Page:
I'm still buying a lot of coffee from Kenya, just I'm finding that it's 1-2 points lower in quality than in 2018-2019 and there's a much higher chance of buying things that are sigificantly worse. Kenyan coffee is still great, it's just that you can't just buy any random Kenyan coffee and be assured that for very little additional money you are going to get something that mops the floor with almost everything else. I have quite a lot of different green coffees around at the moment because I bought a tonne to try out but a huge amount are different Kenyan coffees.

If you like Kenyan coffees, I don't know much about Rwanda, but they seem to have at least some coffees that are processed in similar ways. I think that in Australia, the roasts of Rwandan coffees that I've usually bought commercially have, for some reason, focussed on trying to make them taste chocolatey and sort of like guats, but I'm learning that if you roast them differently, they can have kind of Kenyan type qualities, as in being scrupulously clean but yet having a good amount of fruit. I remember one very highly respected figure in the world of coffee tuning into an online virtual cupping and commenting, when it was revealed that one of the mystery coffees was a Kenyan, that he had never had a washed coffee with so much flavour and that he was sure it was natural processed.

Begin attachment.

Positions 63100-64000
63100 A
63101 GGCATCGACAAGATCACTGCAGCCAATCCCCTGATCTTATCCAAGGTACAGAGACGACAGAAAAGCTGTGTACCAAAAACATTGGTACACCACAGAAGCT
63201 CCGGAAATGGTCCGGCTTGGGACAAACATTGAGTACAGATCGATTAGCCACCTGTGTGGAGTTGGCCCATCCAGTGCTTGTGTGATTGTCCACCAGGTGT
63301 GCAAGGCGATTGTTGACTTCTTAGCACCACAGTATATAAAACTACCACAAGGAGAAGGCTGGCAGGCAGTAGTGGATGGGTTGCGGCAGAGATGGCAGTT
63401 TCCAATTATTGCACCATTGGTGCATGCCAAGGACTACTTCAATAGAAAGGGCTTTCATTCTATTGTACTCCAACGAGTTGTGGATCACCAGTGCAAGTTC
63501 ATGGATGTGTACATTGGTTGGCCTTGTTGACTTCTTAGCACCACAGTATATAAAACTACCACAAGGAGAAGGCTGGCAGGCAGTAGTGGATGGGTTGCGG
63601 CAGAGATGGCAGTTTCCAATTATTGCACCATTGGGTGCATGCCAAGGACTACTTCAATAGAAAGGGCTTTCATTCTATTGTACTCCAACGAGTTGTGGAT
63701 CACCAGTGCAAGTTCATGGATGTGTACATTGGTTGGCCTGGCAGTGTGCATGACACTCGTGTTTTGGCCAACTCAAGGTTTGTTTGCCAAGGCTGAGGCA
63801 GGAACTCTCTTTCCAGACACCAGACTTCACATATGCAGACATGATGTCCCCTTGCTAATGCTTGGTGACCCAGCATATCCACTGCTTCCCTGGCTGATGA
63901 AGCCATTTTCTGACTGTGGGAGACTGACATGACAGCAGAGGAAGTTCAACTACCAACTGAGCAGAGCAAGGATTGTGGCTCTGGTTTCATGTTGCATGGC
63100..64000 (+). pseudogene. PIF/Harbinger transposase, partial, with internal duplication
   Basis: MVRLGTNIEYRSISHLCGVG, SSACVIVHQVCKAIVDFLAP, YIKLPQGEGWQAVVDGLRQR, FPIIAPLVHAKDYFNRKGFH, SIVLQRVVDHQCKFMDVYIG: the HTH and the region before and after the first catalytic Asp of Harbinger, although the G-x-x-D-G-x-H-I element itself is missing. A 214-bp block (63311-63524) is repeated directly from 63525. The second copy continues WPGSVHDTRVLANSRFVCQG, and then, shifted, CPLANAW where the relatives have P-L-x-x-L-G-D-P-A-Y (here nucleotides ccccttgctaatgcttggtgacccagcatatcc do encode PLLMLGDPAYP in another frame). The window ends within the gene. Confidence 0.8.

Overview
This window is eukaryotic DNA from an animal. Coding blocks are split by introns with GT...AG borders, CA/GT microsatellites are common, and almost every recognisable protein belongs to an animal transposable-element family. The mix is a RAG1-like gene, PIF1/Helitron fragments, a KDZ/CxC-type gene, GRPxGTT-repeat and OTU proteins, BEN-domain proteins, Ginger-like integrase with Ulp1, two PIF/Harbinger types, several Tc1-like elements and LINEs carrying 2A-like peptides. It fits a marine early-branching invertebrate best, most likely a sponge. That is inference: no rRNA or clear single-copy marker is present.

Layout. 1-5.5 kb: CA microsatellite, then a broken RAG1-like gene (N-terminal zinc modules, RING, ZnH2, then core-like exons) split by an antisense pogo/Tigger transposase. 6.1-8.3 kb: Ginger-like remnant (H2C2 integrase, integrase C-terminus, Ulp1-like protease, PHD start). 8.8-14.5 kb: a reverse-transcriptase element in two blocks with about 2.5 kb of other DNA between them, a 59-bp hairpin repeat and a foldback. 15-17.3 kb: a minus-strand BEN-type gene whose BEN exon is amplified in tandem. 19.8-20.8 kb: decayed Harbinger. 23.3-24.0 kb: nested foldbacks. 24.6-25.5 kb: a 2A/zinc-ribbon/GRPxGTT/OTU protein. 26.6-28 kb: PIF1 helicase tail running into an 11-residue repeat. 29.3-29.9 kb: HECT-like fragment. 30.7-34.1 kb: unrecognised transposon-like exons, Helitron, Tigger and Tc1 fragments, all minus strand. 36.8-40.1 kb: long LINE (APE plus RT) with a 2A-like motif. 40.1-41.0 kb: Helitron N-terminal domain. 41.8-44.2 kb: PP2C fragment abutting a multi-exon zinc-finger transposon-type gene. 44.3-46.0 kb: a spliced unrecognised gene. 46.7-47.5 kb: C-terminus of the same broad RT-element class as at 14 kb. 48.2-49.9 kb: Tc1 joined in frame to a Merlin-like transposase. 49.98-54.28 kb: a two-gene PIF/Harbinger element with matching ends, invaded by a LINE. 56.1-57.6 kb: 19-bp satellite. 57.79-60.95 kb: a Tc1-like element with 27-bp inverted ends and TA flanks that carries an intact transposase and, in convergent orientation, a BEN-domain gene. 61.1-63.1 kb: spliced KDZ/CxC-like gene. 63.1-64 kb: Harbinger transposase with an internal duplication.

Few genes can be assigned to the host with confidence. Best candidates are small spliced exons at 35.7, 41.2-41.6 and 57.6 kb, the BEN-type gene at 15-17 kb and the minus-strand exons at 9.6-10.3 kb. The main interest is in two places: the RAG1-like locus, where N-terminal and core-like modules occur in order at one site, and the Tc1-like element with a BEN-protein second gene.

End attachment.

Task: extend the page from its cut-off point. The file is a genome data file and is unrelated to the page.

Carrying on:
Colombia has an incredible diversity of coffee and it seems like they can sell pretty directly fairly easily (at least relative to other countries). Lots of good coffee roasters seem to have multiple colombian offerings. There's lots of experimental processing happening, much of which I, personally, hate, but I respect that others might like those flavour profiles. And if buyers are willing to pay a significant amount of extra money because the producer had the cherries sit for a few days in a knotted off garbage bag, that's good news for all parties.

That's not an exhaustive list or anything, just a few ideas. And it's not based on what's available to me as a home roaster; it takes into account what I've tasted from commercial roasters.
LMWDP #034 | 2011: Q Exam, WBrC #3, Aus Cup Tasting #1 | Insta: @lucacoffeenotes

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#2167: Post by AJbarista »

olutheros wrote:why are they literally twice as expensive as everyone else

also lol they claim all their coffees have "Cup of Excellence scores" and list high numbers and it's pretty clearly a lie, like a rando espresso blend is $15 a pound and has a "Cup of Excellence Score: 87" which is literally not how CoE works at all
I checked with them on why their beans are more expensive compared to others, to which I was told it includes shipping, the 100% compostable beans are expensive than zip lock bags like sold by others, and beans are actually direct farm trade and high quality. I do agree that their cup of excellence scores are a bit confusing and I think they use the framework vs real score from the competition. After you incorporate shipping costs, I do think they have some good beans closer to competitors price if you buy on subscription price and 2 lbs or more.